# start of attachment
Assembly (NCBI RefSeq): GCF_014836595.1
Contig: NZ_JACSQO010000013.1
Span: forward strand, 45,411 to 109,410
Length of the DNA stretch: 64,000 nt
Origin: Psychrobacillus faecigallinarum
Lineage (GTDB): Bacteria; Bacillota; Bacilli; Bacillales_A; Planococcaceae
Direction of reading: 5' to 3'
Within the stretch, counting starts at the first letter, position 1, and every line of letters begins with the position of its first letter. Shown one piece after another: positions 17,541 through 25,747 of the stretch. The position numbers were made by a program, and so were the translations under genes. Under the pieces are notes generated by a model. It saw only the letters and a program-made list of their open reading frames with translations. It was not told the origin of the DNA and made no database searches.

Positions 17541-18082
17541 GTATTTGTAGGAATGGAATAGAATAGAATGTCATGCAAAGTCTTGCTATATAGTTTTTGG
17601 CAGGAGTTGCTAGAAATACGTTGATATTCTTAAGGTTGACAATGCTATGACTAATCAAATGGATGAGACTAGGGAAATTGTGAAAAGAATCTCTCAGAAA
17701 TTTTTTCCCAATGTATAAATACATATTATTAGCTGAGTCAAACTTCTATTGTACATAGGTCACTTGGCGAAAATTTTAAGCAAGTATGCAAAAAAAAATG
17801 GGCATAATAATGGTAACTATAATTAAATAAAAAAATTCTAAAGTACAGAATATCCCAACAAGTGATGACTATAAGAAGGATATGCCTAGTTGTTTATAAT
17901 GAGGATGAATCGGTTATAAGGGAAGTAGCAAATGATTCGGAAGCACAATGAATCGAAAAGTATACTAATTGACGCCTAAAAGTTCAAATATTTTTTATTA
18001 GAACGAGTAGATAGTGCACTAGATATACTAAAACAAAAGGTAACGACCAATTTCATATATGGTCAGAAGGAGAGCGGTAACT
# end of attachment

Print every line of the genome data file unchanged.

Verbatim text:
Assembly (NCBI RefSeq): GCF_014836595.1
Contig: NZ_JACSQO010000013.1
Span: forward strand, 45,411 to 109,410
Length of the DNA stretch: 64,000 nt
Origin: Psychrobacillus faecigallinarum
Lineage (GTDB): Bacteria; Bacillota; Bacilli; Bacillales_A; Planococcaceae
Direction of reading: 5' to 3'
Within the stretch, counting starts at the first letter, position 1, and every line of letters begins with the position of its first letter. Shown one piece after another: positions 17,541 through 25,747 of the stretch. The position numbers were made by a program, and so were the translations under genes. Under the pieces are notes generated by a model. It saw only the letters and a program-made list of their open reading frames with translations. It was not told the origin of the DNA and made no database searches.

Positions 17541-18082
17541 GTATTTGTAGGAATGGAATAGAATAGAATGTCATGCAAAGTCTTGCTATATAGTTTTTGG
17601 CAGGAGTTGCTAGAAATACGTTGATATTCTTAAGGTTGACAATGCTATGACTAATCAAATGGATGAGACTAGGGAAATTGTGAAAAGAATCTCTCAGAAA
17701 TTTTTTCCCAATGTATAAATACATATTATTAGCTGAGTCAAACTTCTATTGTACATAGGTCACTTGGCGAAAATTTTAAGCAAGTATGCAAAAAAAAATG
17801 GGCATAATAATGGTAACTATAATTAAATAAAAAAATTCTAAAGTACAGAATATCCCAACAAGTGATGACTATAAGAAGGATATGCCTAGTTGTTTATAAT
17901 GAGGATGAATCGGTTATAAGGGAAGTAGCAAATGATTCGGAAGCACAATGAATCGAAAAGTATACTAATTGACGCCTAAAAGTTCAAATATTTTTTATTA
18001 GAACGAGTAGATAGTGCACTAGATATACTAAAACAAAAGGTAACGACCAATTTCATATATGGTCAGAAGGAGAGCGGTAACT